The features of this chart pattern is successive higher lows into a defined resistance zone at swing highs. The higher swing lows show that buyers are stepping in to buy the asset at higher prices, a bullish scenario.

What is vital to understand is even though buyers are unable to bring prices higher over the resistance level, the higher lows tip the odds to an upside breakout.

Many traders will position prior to the breakout during the swing low portion of the formation of the ascending triangle.

Horizontal Range

There will be times where markets makes a horizontal range where both support and resistance are tested.  Trading inside of ranges can be a painful experience but we can use the ascending triangle to give us an indication of the potential breakout point.

trading triangle within horizontal rangesAfter multiple tests of support, finding an ascending triangle inside of what was a horizontal range, adds to the upside breakout point.

Traders can position inside the triangle with a stop below the lowest point of the triangle.  This will have traders position before the breakout which can lead to fast upside gains without playing the actual breakout which can lead to slippage.

We are also able to avoid large losses if there is a failed breakout as we should have some profits already in the trade.

Descending Triangle Pattern

This pattern will show a pattern of lower highs into a support level where swing lows have been rejected.

The inability of sellers to push price lower does not negate a downside breakout as the lower highs are showing selling at cheaper prices.  The lack of upside strength is the defining feature of the descending triangle.

descending trianglePrice coils as the lower highs are place while the lows remain in roughly the same general area.

Traders can position after two swing lows or use the breakout as confirmation of the trend.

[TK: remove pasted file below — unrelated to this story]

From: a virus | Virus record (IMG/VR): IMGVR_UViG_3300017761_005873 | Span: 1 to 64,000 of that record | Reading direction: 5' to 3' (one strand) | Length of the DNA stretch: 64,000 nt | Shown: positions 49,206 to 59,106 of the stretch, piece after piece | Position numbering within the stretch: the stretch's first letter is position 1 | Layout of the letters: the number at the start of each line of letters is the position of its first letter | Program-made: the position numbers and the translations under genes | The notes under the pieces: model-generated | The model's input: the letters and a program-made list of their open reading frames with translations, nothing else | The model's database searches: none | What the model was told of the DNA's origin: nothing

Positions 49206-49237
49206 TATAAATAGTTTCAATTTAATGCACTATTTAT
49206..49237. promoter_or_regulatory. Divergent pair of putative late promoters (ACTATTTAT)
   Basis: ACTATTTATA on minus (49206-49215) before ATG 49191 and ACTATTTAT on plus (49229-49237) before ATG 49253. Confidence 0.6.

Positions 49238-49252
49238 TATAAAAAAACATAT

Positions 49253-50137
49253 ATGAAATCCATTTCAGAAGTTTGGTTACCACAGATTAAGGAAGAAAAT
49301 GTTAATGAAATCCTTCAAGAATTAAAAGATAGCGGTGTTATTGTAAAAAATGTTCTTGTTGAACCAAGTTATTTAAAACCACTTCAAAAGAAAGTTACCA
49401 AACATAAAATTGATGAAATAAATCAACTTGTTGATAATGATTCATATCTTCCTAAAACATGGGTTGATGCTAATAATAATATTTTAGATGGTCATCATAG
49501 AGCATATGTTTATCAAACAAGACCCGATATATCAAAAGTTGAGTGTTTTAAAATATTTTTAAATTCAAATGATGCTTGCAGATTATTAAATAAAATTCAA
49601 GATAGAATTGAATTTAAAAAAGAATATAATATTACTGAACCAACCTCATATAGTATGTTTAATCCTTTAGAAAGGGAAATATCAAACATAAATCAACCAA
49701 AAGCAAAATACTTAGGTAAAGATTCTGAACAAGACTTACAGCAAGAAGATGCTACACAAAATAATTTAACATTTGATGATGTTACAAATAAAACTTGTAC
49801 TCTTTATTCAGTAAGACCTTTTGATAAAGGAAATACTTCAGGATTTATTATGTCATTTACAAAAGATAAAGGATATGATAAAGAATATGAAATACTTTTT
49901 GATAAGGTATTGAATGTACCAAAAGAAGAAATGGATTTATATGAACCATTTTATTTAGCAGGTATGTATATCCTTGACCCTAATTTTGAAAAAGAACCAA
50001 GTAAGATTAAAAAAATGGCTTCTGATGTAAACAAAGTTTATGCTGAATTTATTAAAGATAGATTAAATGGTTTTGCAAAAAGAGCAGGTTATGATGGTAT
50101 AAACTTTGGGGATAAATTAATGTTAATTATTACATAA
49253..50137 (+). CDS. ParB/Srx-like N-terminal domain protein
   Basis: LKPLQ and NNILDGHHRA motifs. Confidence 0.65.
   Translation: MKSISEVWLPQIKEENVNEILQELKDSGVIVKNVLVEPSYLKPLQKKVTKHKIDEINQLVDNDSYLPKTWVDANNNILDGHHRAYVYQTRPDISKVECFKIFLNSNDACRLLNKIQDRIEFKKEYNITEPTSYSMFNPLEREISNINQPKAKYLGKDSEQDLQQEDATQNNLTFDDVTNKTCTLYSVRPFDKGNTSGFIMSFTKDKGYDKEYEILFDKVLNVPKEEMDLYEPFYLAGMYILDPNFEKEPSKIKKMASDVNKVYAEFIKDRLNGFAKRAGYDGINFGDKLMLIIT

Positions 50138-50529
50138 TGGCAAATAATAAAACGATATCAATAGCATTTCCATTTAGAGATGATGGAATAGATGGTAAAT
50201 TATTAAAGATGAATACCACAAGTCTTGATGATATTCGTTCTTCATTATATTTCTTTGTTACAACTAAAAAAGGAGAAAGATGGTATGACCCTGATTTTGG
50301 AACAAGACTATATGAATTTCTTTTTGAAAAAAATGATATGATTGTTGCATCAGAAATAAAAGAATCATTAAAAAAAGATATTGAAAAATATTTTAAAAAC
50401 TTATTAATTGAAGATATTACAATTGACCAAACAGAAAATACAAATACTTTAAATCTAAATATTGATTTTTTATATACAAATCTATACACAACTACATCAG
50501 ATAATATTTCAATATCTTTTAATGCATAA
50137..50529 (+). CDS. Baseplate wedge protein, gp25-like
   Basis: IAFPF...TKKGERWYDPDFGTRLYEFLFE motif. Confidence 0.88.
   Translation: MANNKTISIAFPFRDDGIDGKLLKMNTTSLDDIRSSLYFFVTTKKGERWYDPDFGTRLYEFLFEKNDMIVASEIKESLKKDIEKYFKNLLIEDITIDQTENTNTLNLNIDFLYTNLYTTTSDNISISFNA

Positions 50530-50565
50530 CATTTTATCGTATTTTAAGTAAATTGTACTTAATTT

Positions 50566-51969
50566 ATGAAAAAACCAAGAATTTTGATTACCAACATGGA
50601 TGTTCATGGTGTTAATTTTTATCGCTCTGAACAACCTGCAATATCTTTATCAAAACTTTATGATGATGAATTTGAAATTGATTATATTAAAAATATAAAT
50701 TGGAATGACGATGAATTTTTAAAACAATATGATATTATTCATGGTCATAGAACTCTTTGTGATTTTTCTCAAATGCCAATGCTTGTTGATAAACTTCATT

The descending triangle can also be used in a horizontal range as described earlier.


Triangle Chart Pattern Summary

While these graphics are an idealized depiction of triangles, it is the concept that matters in relation to:

  • Evolution of price – swing highs and lows into the support or resistance zone
  • Coiling feature of the triangle pattern
  • The bull and bear battle that takes place

Trading the triangles in horizontal ranges may need traders to use a slightly lower time frame especially when using higher time frames.  Using the triangles to position before the breakout of the range is a favorite trading technique of mine.

Like any trading tactic, triangles and their breakouts do fail.  It is important to understand what a failure is for a triangle and that would be sudden momentum coming in and wiping out the higher lows for an ascending triangle.

The triangle pattern is another tool you can use to define the market state you are in.  Using your own tactics upon the breakout or trading the pattern itself is something you may want to consider

Author: CoachShane
Shane his trading journey in 2005, became a Netpicks customer in 2008 needing structure in his trading approach. His focus is on the technical side of trading filtering in a macro overview and credits a handful of traders that have heavily influenced his relaxed approach to trading. Shane started day trading Forex but has since transitioned to a swing/position focus in most markets including commodities and futures. This has allowed less time in front of the computer without an adverse affect on returns.